By Julie Marsh
ArcLight Cinerama Dome Theatre, Hollywood, CA (The Hollywood Times) 11/07/2015- Women from all corners of the entertainment business gathered inside the Cinerama Dome in Hollywood Thursday for the inaugural ArcLight Presents Women in Entertainment Summit.
“The goal that we set for today was that it was going to be positive. It was going to be solution based,” said Gretchen McCourt in her closing remarks. McCourt is the Founder of the event and the Executive Vice President of Cinema Programming at Pacific Theaters Entertainment. She was inspired to create the event after programming films like Wild and Selma for ArcLight Cinemas in 2014 that featured strong female characters and notable women filmmakers.
The event celebrated female professionals in front of and behind the camera at a time when studios are re-booting high profile franchises like Ghostbusters and Oceans 11 with all female casts. The speakers and panels were punctuated by original short subject video profiles of successful and inspiring women and young pioneers in media, business and education.
“If you just paint it pink, that doesn’t make it female driven stories. We are telling stories that are layered,” pointed out Writer/Producer Lindsey Rosen (Cruel Intentions: The Musical).
Keynote speakers for the event included Academy Award Winning Actress and advocate Geena Davis, who founded the Geena Davis Institute on Gender in Media, and Cathy Schulman, Head of Production at STX Entertainment and President of Women in Film. Nearly 40 leading professionals and innovators in the entertainment business, including filmmakers, journalists, producers, documentarians, digital media artists, tech experts and executives were on hand as moderators and panelists for a dozen conversations in the Dome.
Davis pointed out that when she co-starred in Ridley Scott’s iconic film Thelma & Louise in the early 1990’s, she believed that gender representation in media was finally making a real shift, yet Davis finds the same problems persist today.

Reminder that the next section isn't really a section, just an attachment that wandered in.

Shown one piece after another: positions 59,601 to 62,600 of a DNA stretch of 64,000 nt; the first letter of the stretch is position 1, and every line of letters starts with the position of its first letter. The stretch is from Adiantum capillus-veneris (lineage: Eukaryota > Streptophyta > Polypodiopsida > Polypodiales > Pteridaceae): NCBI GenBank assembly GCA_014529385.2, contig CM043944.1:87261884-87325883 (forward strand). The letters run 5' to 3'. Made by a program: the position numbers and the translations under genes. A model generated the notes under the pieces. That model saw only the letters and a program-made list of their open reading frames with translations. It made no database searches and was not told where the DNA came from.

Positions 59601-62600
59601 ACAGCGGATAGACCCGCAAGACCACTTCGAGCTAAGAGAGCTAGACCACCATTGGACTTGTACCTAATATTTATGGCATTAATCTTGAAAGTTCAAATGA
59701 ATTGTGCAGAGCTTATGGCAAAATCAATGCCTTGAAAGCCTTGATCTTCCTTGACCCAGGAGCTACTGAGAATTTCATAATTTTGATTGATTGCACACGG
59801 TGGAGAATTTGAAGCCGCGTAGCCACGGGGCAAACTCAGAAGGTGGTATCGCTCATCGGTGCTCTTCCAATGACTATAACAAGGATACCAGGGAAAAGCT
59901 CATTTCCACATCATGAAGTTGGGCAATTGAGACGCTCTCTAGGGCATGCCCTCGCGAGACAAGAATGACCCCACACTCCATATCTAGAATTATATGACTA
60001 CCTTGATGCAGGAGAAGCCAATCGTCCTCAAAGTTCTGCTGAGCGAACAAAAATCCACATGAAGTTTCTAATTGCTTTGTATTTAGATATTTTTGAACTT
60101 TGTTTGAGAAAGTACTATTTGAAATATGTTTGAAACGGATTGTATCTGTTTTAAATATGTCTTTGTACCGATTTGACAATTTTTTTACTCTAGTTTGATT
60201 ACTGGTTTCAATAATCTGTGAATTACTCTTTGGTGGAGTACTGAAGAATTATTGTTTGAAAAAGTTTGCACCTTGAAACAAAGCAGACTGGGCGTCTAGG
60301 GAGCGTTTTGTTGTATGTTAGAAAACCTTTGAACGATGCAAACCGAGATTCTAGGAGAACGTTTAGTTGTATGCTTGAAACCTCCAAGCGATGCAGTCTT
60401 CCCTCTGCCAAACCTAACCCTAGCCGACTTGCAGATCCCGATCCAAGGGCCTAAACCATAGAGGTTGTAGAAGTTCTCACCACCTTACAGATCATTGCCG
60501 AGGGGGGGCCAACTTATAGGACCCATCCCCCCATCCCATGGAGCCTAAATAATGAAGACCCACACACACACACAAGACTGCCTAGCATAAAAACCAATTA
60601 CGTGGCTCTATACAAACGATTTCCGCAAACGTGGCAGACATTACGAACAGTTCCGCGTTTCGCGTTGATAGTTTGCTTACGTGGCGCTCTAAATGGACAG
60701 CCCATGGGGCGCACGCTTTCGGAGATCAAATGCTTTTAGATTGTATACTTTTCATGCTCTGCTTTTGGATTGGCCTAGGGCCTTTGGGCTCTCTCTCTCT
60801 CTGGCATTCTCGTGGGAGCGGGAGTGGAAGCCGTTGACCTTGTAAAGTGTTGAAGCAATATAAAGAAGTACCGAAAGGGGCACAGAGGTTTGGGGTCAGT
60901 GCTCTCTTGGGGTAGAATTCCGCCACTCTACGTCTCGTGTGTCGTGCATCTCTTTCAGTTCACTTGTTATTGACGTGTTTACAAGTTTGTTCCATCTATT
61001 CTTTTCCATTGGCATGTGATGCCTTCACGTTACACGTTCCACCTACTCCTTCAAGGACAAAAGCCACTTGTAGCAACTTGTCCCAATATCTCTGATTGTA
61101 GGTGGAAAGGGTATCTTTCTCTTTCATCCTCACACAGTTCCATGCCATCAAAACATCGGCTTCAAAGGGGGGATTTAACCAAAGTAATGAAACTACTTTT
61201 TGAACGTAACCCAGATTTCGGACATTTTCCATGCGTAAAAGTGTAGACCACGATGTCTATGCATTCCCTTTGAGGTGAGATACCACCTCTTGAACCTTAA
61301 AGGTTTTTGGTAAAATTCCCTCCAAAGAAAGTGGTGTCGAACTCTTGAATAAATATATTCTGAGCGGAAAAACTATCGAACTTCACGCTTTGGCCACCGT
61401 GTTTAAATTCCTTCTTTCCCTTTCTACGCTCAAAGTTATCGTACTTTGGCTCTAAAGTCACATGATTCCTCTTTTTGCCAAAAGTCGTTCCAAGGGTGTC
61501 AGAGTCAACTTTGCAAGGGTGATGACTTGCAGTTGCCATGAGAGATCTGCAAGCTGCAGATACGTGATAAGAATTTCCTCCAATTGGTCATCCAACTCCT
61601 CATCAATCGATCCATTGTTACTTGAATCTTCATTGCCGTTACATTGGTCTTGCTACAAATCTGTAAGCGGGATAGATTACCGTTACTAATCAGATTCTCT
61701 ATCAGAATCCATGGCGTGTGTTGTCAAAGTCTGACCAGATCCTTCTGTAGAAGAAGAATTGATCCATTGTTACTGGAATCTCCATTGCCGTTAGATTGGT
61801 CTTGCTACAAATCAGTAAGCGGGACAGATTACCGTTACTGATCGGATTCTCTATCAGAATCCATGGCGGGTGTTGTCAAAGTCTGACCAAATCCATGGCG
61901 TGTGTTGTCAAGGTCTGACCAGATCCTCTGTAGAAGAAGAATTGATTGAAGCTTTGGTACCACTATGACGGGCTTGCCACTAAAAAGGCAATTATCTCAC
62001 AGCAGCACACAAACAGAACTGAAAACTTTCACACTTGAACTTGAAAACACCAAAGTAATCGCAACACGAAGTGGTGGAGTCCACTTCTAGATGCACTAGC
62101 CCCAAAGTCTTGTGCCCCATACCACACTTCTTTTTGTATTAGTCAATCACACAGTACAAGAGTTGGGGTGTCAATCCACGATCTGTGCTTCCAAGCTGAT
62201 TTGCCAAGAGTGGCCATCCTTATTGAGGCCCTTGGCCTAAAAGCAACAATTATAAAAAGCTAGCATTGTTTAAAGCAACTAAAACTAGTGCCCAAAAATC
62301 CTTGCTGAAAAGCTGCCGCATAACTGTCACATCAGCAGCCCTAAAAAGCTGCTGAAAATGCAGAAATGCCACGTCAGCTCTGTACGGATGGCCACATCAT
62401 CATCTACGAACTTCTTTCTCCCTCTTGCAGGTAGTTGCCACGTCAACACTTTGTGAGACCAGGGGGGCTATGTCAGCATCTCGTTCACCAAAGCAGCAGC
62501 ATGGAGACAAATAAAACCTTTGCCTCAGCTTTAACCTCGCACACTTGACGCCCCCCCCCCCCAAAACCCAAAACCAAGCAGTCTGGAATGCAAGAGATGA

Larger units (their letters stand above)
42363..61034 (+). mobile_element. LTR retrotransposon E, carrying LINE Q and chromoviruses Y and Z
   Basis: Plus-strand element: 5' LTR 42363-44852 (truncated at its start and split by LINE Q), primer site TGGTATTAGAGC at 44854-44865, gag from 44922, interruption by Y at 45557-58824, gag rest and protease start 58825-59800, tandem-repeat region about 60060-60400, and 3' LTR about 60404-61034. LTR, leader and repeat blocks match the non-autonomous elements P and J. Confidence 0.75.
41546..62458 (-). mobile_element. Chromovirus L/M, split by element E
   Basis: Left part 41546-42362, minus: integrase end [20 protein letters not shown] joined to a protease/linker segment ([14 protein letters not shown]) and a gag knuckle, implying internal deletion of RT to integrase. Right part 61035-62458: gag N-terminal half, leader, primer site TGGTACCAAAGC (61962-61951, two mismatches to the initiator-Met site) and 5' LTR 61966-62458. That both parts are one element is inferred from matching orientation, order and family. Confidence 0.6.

According to Journalist Allison Yarrow, who is writing a book entitled 90’s B*tch, what followed the phenomenal success of Thelma & Louise throughout the 90’s was what she calls a “bitch-ification” of women. “Be it in politics or culture or entertainment, women were really stepping out into the public and having a voice for the first time, but you didn’t realize it because they were being called ‘bitches.’ They were being maligned,” said Yarrow. Examples she cited included Anita Hill, Tanya Harding and Nancy Kerrigan, and the female prosecutors in the OJ Simpson trial, along with women in music and other industries. “The more I dig, the more I find.”
The disparity between the number of male and female film directors has received considerable attention in recent years. Vulture.com created a sensation last week when it published their list of “100 Women Directors Hollywood should be Hiring.” Journalist Stacey Wilson Hunt cited the positive response that the list has gotten. She went on to say, “Everyone’s worried for their jobs. Everyone’s worried how they’re perceived,” referring to the fear women have of attracting the “B-word” label. “The women who are leaders in the community are reluctant to become too Che Gueverra-ish. Robin Wright said a few months ago that we need a Che Guevarra leading the charge for women in Hollywood. Has anyone stepped up? No. No one has stepped up.”
Female actors have long lamented the dearth of quality film projects for leading women, but the divide also extends dramatically to news reporting. “Male bylines dominate in journalism across the board,” said 20-year veteran consumer tech Journalist Jennifer Jolly. She described the stereotyping and sexual harassment she experienced and the need as a “blond white women” to prove herself each time she had a new male boss. “It was bashing my head every step of the way.” This, despite the fact that women are more active online then men, Jolly said, with 92% of purchasing decisions now made by women.
Davis’ keynote revealed dramatic statistics from her institute’s research about gender imbalance on screen in films targeted at younger viewers. In Family Films, male characters outnumber female characters 3 to 1, and, she said dramatically, this ratio has remained unchanged since 1946. Females make up 17% of the faces in crowd scenes. Females are also four times more likely than men in family films to appear in sexy attire, she related.
“Girls who are 9, 10, 11 years old. They all have their hands up. And then at 6th, 7th grade, there are no questions. They’re retreating into themselves,“ Katherine Twells, AVP of Consumer Marketing for Western U.S. The Coca-Cola Company said. “I think media has a huge role in that, as the messages sink in.”
Research from the Geena Davis Institute on Gender in Media’s website says that between 2006 and 2009, “not one female character was depicted in G-rated family films in the field of medical science, as a business leader, in law, or politics. In these films, 80.5% of all working characters are male and 19.5% are female, which is a contrast to real world statistics.”